A couple of years ago I drove over to Copenhagen to buy a chest of drawers that I had seen in a sale. Ok! Ok! Enough! Look, you have to agree that there are more expensive addictions or much worse habits to have.
Where is that cup of coffee? Now where was I? Ah yes ....
As I had the car with me, the friends I was staying with suggested on the Sunday that we drive up the coast from the city for lunch somewhere. I was a bit mystified because, when I said that I needed to buy petrol, they said that there was a better petrol station just a bit further on.
Then we came to this petrol station at Klampenborg.
The Texaco petrol station was designed by Arne Jacobsen in 1937 and, as you can see from my photographs and the drawing, it is on the beach road - actually almost on the beach itself. In fact, the new petrol station was part of a development of the esplanade when gardens and trees were planted between the road and the sea.
This building demonstrates clearly one of the principles for good design: start with something that is as simple as possible and then think carefully about what you have to add. Just because you can add something does not mean that you should.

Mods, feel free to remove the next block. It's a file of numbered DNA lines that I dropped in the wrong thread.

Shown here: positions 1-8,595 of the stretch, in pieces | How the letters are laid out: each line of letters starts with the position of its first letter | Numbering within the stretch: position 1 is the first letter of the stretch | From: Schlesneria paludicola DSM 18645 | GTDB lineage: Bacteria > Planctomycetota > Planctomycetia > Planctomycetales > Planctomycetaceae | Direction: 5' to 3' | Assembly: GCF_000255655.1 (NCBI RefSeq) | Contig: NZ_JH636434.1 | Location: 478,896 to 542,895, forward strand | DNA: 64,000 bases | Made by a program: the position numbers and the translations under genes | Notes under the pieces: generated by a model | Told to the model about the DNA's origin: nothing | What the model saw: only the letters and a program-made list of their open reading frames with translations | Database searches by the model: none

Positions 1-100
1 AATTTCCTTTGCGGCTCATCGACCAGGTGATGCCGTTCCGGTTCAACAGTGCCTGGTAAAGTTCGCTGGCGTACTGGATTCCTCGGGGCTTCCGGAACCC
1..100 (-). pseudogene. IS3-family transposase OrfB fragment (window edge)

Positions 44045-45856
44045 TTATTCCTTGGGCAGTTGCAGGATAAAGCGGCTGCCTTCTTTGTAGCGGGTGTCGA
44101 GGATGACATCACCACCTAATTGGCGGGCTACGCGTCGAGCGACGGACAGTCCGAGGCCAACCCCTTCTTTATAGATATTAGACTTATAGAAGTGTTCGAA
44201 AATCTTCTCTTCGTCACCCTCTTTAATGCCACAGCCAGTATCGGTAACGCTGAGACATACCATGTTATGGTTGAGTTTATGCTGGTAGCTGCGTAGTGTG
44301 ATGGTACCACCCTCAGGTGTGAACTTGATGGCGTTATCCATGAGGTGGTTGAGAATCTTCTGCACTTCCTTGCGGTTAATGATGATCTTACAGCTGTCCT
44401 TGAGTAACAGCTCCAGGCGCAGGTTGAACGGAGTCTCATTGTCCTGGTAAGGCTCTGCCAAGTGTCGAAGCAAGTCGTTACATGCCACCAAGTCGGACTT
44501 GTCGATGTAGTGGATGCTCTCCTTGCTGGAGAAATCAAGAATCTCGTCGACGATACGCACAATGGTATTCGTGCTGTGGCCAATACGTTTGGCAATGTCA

BP and all the other companies take note. If you built petrol stations like this in England I wouldn’t - obviously - buy more petrol but I might drive out of my way to find one of your petrol stations. Unfortunately, most petrol stations are designed on the market-stall principle - that is to pile everything you have out front and shout very loudly.
On the opposite side of the road to the petrol station at Klampenborg is a large block of apartments called Bellavista, designed by Jacobsen in 1931, along with a theatre and a restaurant, and there is a group of houses just to the south that were also designed by him. The houses were completed in 1950, and it was here, subsequently, that Jacobsen lived and had his office.
Klampenborg is pretty close to being in heaven for a design historian but a heaven where you can buy petrol.